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Three UNC Professors Honored With Lambeth Chair

Three professors with expertise in public policy, social work and government at UNC have been awarded the 2013 Thomas Willis Lambeth Distinguished Chair in Public Policy.

The recipients are Daniel Gitterman, associate professor of public policy; Gary Nelson, professor in the School of Social Work; and Aimee Wall ’97 (JD), associate professor of public law and government in the School of Government.

Gitterman is an associate professor and director of graduate studies in public policy at UNC. He also serves as director of the Honors Carolina Burch Field Research Seminar in Washington, D.C. Gitterman has received fellowships from the Institute of Arts and Humanities (Academic Leadership Program) and the Global Research Institute (inaugural program on Globalization, the Economic Crisis and the Future of North Carolina). He is a recipient of the Tanner Award for Excellence in Undergraduate Teaching and the John L. Sanders Award for Excellence in Undergraduate Teaching and Service. In 2013, he was inducted into the Order of the Long Leaf Pine, one of North Carolina’s highest honors.

Besides being a professor, Nelson is the associate director for program development and training in the school’s Jordan Institute for Families. His interests include public engagement research, education and service. His public-engagement activities center on leadership development, organizational and community change, social entrepreneurship and sustainable development, and individual and collective processes of self-evaluation. These commitments are designed to help citizens reconnect to and revitalize their social institutions, communities, families and personal lives.

Wall, who also received a master’s in public health from UNC in 1998, coordinates the School of Government’s educational programs for new North Carolina legislators and legislative staff. She serves as the school’s faculty liaison with legislators and other state-level policymakers. Her research focuses on various aspects of human services law, including public assistance programs; abuse and financial exploitation of the elderly; public guardianship; and the organization, administration and governance of local human services agencies. She also conducts research on the laws governing city and county animal control programs.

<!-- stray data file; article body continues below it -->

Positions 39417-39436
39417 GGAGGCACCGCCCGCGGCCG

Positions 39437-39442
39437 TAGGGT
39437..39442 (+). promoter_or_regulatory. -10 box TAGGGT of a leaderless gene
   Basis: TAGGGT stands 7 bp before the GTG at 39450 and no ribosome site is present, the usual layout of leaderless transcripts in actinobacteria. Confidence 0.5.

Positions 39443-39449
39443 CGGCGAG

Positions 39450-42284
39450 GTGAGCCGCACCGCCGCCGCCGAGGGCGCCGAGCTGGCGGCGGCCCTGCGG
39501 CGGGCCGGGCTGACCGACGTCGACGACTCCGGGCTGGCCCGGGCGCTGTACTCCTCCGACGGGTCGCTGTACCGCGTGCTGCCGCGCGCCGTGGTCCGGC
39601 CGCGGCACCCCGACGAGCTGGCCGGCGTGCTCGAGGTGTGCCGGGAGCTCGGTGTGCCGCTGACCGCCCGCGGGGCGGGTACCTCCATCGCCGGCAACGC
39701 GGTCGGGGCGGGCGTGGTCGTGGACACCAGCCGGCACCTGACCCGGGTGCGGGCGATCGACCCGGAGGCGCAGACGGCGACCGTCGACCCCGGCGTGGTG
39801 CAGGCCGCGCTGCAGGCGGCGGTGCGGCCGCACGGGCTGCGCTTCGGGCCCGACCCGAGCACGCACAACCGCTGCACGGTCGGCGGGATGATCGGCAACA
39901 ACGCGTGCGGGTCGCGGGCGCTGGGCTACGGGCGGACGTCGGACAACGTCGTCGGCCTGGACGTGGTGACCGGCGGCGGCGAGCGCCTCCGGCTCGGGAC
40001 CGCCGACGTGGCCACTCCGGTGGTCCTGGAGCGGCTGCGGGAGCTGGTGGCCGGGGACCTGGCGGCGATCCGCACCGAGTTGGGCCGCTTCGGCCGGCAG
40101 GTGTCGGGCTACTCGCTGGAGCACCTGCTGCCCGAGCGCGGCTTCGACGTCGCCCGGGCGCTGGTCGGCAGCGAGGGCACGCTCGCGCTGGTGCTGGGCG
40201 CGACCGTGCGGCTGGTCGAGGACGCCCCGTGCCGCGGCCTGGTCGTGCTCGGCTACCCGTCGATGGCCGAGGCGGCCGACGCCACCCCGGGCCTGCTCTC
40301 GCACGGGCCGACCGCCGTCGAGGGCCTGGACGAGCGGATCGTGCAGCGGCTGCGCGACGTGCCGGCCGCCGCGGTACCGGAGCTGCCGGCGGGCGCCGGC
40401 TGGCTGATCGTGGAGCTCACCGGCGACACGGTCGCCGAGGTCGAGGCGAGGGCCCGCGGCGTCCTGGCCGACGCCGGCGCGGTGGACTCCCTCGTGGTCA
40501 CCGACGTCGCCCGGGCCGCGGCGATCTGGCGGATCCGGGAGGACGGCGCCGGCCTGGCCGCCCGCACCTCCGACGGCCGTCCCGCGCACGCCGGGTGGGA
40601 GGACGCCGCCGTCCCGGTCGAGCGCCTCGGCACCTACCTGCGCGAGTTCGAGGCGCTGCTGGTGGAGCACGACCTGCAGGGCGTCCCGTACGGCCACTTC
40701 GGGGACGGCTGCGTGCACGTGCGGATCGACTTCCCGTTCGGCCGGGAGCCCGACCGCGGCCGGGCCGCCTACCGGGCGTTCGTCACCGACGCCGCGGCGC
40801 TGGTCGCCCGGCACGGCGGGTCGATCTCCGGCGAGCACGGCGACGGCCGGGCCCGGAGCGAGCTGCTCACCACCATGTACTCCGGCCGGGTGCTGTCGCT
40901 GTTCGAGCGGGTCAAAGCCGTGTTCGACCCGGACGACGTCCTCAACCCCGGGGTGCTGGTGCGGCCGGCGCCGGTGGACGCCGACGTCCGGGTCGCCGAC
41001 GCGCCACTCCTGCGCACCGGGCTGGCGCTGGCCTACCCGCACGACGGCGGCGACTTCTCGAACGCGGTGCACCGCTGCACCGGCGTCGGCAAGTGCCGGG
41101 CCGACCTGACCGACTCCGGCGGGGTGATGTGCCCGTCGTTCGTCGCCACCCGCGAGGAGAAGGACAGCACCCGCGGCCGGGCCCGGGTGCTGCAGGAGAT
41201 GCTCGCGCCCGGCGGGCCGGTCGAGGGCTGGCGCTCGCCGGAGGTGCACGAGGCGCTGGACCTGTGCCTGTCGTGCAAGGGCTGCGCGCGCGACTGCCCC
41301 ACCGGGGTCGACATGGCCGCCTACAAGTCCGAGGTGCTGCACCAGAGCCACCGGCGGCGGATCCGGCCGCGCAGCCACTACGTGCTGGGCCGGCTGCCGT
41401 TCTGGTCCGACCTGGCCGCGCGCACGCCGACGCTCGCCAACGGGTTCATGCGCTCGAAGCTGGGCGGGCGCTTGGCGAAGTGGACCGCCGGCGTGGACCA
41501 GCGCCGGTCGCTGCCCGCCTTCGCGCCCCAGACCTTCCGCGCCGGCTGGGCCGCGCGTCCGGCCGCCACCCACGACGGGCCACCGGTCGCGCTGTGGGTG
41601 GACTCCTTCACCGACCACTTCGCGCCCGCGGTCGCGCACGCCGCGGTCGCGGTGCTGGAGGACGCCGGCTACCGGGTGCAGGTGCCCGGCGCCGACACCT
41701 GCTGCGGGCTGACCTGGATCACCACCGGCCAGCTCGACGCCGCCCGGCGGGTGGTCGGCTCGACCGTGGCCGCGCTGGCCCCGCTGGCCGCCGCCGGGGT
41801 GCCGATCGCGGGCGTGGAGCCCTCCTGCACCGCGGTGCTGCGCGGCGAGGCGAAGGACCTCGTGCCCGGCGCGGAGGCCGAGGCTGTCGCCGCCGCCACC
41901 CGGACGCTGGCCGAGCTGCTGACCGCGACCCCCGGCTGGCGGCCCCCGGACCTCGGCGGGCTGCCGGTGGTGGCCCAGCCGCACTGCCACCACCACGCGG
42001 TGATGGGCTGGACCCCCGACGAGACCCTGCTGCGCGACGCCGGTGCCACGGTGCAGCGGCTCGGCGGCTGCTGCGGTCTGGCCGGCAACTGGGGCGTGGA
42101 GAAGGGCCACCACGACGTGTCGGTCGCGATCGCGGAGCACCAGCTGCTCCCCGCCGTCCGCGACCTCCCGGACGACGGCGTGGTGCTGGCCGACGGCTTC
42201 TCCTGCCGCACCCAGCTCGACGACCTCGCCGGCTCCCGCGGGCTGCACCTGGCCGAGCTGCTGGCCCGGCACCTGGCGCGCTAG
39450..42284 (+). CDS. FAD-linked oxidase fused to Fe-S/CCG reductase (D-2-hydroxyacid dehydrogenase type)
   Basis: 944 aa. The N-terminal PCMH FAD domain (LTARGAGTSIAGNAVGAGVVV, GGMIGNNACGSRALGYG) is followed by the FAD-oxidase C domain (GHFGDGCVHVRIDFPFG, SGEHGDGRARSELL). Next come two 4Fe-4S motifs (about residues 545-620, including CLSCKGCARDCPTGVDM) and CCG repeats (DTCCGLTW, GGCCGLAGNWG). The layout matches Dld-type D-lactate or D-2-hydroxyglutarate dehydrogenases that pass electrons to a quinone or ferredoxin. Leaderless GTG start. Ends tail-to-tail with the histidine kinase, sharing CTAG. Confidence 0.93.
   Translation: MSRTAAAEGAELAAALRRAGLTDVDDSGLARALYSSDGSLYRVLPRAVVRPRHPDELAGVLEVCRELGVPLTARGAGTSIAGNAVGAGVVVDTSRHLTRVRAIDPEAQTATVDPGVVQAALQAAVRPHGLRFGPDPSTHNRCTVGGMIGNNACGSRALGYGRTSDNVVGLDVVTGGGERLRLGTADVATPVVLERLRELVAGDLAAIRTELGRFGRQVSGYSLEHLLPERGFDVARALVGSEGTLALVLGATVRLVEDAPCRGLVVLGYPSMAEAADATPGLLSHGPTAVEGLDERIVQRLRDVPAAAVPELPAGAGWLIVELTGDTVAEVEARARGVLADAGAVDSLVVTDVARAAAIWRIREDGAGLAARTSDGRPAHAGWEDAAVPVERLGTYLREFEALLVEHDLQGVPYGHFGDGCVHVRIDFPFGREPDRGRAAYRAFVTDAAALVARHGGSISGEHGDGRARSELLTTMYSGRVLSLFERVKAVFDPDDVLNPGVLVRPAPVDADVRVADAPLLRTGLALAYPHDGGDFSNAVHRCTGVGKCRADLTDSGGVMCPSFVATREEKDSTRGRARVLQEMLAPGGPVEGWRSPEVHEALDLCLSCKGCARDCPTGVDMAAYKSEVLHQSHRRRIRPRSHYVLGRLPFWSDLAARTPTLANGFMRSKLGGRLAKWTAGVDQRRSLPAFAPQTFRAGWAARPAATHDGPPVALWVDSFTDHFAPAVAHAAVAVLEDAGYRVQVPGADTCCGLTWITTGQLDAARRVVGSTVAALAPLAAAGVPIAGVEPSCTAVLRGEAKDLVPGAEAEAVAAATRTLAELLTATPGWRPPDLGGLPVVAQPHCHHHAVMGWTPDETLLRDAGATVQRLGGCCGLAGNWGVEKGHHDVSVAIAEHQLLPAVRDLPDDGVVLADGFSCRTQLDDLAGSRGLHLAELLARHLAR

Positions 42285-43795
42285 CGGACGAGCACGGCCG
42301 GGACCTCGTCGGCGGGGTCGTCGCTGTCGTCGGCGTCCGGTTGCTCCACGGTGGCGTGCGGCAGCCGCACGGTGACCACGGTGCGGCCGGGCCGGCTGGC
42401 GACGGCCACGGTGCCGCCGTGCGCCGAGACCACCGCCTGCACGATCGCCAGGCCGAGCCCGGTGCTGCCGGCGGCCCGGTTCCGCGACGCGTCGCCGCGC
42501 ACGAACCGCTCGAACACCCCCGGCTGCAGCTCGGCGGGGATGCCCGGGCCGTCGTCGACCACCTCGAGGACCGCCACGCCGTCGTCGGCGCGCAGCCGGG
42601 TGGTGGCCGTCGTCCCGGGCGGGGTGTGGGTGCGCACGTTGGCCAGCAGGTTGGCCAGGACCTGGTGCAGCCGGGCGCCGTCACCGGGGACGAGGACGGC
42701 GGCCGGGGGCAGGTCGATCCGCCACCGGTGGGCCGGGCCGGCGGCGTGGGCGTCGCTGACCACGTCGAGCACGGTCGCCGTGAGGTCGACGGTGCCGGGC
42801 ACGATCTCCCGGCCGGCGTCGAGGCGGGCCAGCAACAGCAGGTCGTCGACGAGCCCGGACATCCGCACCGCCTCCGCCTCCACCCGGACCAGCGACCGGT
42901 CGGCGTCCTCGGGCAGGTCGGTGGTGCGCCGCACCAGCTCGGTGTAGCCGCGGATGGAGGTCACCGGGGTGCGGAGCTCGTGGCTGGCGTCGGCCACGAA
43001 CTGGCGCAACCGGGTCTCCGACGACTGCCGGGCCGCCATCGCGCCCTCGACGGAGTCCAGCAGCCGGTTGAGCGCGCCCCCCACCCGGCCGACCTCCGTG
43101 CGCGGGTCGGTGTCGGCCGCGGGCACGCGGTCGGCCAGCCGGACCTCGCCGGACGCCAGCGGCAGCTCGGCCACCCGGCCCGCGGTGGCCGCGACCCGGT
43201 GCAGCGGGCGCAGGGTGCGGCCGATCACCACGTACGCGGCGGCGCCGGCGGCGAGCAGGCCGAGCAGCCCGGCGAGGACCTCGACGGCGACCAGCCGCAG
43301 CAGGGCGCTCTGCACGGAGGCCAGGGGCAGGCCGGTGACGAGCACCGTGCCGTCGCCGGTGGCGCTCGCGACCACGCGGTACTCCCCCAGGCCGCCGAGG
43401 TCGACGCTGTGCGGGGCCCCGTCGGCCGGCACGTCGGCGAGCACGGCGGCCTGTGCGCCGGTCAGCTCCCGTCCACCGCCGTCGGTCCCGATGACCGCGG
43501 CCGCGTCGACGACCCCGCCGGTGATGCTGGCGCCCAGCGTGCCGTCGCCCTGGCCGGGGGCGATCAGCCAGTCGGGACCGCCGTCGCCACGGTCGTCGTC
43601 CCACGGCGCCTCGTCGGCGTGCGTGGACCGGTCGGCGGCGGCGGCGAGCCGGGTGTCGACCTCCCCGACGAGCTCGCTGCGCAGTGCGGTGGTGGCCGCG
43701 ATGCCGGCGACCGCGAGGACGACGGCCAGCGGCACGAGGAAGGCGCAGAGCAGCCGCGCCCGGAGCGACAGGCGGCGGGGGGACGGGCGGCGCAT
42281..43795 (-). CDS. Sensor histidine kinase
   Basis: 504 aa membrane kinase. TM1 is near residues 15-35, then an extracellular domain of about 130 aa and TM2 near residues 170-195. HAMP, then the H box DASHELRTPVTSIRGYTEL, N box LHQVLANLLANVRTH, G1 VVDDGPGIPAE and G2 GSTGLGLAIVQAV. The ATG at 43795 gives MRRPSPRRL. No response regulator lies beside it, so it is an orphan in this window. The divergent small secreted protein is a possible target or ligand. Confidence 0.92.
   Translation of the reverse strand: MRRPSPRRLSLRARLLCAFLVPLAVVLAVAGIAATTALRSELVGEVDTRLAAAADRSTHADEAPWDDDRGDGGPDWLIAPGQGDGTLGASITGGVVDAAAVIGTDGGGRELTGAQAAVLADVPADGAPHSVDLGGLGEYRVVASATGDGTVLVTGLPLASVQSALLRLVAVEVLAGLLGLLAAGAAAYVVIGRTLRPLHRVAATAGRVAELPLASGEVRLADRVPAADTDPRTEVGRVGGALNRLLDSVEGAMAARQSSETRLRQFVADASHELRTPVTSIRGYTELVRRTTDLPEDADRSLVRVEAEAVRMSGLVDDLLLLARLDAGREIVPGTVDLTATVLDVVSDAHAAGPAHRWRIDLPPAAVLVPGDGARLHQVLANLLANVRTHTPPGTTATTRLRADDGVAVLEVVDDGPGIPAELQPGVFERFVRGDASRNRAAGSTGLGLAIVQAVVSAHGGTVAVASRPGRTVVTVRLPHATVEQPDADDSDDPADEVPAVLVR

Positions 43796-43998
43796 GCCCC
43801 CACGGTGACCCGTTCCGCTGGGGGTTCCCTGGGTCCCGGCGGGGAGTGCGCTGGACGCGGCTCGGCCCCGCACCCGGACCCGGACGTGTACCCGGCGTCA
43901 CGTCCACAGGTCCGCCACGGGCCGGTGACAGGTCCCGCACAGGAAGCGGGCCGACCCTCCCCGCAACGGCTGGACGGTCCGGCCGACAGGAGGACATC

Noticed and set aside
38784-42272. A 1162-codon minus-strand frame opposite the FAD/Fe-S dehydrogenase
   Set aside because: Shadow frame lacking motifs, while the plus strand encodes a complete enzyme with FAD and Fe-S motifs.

Gitterman, Nelson and Wall will begin their five-year chair on July 1.

The Z. Smith Reynolds Foundation in Winston-Salem established the five-year chair to honor the retirement of Tom Lambeth ’57 of Winston-Salem, who served as executive director of the foundation from 1978 until 2001.

A native of Clayton, Lambeth served in the Army and was a journalist at the Winston-Salem State Journal before joining the staff of Gov. Terry Sanford ’39. From 1965 to 1969, he was an administrator at the Smith Richardson Foundation in Greensboro, and from 1969 to 1978, he worked for U.S. Rep. Richardson Preyer. Lambeth is chair of the GAA’s Tar Heel Network, which supports the University’s goals and priorities through advocacy with legislators.


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